These young men are taught they are not allowed to demonstrate emotion other than anger and are to be “hard” young men, which means to procreate, while collecting and discarding women. They come from broken families where no one has the time to talk, to share and they are expected to support the family in early adulthood. Such is the stereotype of the young, poor, Black male. [...]

CLICK HERE for full essay at the NAGB website.


From the National Art
Collection of The Bahamas:

“Let Us Prey” (1984-86) by Dave Smith


Installation shot of “Let Us Prey” (1984-86) by Dave Smith as seen in the current Permanent Exhibition, “Revisiting An Eye For the Tropics”.

The title is undoubtedly provocative given the Bahamian bent toward Christianity, but “Let Us Prey” (1984-86) is, quite literally, a gift. Donated by Dave Smith in 2007, the work is at once an act of good faith, while simultaneously critical of bad. It’s another painting from the National Collection that we have given some gentle care to and put on display for the current Permanent Exhibition, “Revisiting An Eye For The Tropics,” and fits into the theme of the Bahamian Everyday that works within this exhibition.

Dave Smith is a British artist who moved to The Bahamas and spent seventeen years here before moving to the US. Arriving on our shores as an abstract painter, he is now hailed as a home-grown Pop-realist, with Smith’s paintings depicting the Bahamian every day in the style of Pop Art. Art can become a way of knowing a place and Smith’s way of looking at our struggles and idiosyncrasies comes from a position of one who is simultaneously ‘inside’ and ‘outside.’. He no doubt has strong ties and feels at home here, but he is also from an entirely different cultural background to many of those living in these Bahamian scenes that he paints - this duality of being familiar with ‘The Bahamian,’ whilst concurrently holding his own Britishness gives his works a very particular perspective in viewing our society. Certain things seem curious, like the old cinema titles he so carefully renders in his work, but his attention to the minutiae of our lives are shown in such detail it can only be an act of care and consideration. [...]

CLICK HERE for full essay at the NAGB website.


art from the region
and beyond

chris ofili water

‘I was interested to see if you could weave water’ – Chris Ofili. (Photo: Kibwe Braithwaite for the Observer)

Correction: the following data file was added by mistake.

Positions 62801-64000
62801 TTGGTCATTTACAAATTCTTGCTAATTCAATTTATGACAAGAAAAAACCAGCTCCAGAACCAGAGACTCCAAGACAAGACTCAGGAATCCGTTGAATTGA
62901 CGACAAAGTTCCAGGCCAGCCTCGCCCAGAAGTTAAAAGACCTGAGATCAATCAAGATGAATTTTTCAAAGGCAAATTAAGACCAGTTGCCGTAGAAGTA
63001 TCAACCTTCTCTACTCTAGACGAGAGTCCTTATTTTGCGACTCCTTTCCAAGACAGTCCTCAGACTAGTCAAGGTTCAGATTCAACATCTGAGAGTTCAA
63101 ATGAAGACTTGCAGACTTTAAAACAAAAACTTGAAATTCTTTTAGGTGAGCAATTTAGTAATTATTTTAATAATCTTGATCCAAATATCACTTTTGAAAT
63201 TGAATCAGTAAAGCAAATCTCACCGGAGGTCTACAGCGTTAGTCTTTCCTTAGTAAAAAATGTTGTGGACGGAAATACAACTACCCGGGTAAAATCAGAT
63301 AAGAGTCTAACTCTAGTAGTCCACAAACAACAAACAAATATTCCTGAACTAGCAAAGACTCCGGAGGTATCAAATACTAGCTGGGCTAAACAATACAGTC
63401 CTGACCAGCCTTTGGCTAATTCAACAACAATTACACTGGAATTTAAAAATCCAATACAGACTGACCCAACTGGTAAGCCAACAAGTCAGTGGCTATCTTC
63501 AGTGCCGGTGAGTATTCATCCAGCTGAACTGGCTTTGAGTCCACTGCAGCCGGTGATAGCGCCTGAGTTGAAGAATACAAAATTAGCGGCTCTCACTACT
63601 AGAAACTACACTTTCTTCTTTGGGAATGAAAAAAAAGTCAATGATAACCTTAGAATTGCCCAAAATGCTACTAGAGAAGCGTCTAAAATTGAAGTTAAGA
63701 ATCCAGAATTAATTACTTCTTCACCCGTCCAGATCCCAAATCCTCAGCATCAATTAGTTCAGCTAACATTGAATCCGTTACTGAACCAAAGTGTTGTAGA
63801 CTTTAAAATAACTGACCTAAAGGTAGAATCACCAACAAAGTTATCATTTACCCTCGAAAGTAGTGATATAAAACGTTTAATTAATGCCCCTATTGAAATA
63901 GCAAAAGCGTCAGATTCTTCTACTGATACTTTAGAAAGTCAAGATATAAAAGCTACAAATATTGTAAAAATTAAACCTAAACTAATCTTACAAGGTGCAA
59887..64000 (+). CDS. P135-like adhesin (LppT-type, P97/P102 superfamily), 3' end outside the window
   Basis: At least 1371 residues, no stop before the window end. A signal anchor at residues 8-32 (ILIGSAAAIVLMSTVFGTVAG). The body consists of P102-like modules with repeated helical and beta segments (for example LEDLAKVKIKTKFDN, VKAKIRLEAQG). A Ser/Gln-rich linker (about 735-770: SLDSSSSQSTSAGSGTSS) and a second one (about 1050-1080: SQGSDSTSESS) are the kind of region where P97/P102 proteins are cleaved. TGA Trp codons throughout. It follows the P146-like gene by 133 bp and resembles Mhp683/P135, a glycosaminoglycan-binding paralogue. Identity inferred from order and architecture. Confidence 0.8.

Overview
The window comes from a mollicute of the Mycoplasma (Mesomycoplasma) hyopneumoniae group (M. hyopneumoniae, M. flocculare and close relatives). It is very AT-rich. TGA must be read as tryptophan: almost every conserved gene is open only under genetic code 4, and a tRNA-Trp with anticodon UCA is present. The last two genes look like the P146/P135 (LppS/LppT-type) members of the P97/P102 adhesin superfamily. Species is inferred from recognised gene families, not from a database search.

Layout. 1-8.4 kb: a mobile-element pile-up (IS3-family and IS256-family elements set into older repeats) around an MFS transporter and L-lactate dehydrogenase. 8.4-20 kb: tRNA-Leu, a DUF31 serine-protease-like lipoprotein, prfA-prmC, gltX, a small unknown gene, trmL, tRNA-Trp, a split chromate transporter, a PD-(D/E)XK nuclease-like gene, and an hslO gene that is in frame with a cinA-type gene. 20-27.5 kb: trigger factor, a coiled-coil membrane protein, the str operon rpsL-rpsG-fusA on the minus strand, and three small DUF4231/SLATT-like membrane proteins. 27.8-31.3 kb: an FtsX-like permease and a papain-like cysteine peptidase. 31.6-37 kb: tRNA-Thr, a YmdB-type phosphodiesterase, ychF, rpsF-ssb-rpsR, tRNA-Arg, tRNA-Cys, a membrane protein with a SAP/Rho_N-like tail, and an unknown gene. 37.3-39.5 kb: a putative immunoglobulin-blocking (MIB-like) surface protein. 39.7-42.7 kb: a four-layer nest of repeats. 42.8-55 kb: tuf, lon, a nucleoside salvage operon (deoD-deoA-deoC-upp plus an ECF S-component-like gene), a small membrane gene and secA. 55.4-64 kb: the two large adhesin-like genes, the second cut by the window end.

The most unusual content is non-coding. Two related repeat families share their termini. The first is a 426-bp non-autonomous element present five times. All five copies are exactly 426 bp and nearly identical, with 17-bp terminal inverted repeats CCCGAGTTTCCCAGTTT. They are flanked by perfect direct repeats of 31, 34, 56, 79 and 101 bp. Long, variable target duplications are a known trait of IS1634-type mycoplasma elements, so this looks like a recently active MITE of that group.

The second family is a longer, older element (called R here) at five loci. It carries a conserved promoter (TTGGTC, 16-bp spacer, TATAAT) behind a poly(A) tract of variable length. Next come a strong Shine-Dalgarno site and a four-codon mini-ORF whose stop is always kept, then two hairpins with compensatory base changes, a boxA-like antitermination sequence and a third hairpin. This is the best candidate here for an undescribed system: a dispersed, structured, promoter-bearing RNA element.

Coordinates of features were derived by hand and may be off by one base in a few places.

BBC’s 2017 documentary on artist Chris Ofili’s Trinidad project

TV Producer Alan Yentob follows the celebrated Turner Prize-winning British artist Chris Ofili as he creates a spectacular contemporary tapestry– The Caged Bird’s Song.

Nearly three years in the making, it is a triumph of craft and dedication, transforming Ofili’s free-flowing watercolour paintings into vibrant wool on a giant scale. Made with a team of master weavers in Edinburgh, the piece, over seven metres wide and three metres tall, draws together the sights and sounds of tropical Trinidad, where Ofili lives. Imagine explores Ofili’s passion for his adopted island home and its inspiration on his creative practice, and reveals the final tapestry as it is installed in an exhibition at the National Gallery in London. [...]

CLICK HERE to watch BBC documentary.

Screen shot 2017-07-28 at 12.12.14 PM

"Jean Michel Basquiat NY, Free" by Tseng Kwong Chi, 1987, Eric Firestone Gallery

How Basquiat became a muse for so many artists

by Ryan Leahey

Twenty-nine years ago, Jean-Michel Basquiat died from a heroin overdose in his East Village apartment. His death, at just 27, was also the death knell of a scene otherwise decimated by drugs and AIDS. In his lifetime, however, he was one of the most prominent faces of downtown New York.

Now, perhaps more than any artist of his generation, he lives on in movies, books, music, and, of course, visual art, which isn’t terribly surprising, given that he was at the forefront of massive shifts in art, culture, and race in America. Yet the enduring power of his portrait also owes a lot to paparazzi and public-access TV.

Downtown New York of the late 1970s and early ’80s had more than its fair share of debauchery and party people. There was Mudd Club, Club 57, Area, seemingly infinite lofts, and plenty of drugs. Before he was 20, Basquiat was on the scene, first as one half of the graffiti duo SAMO, whose tags dotted the dilapidated city. [...]

CLICK HERE for full article at Artsy.


Swallow the Fish by Gabrielle Civil (#RECURRENT design by Janice Lee, cover design by Eugene Lee. Civil Coping Mechanisms, 2017)

A performance artist explores “the vast possibilities of black female subjectivity”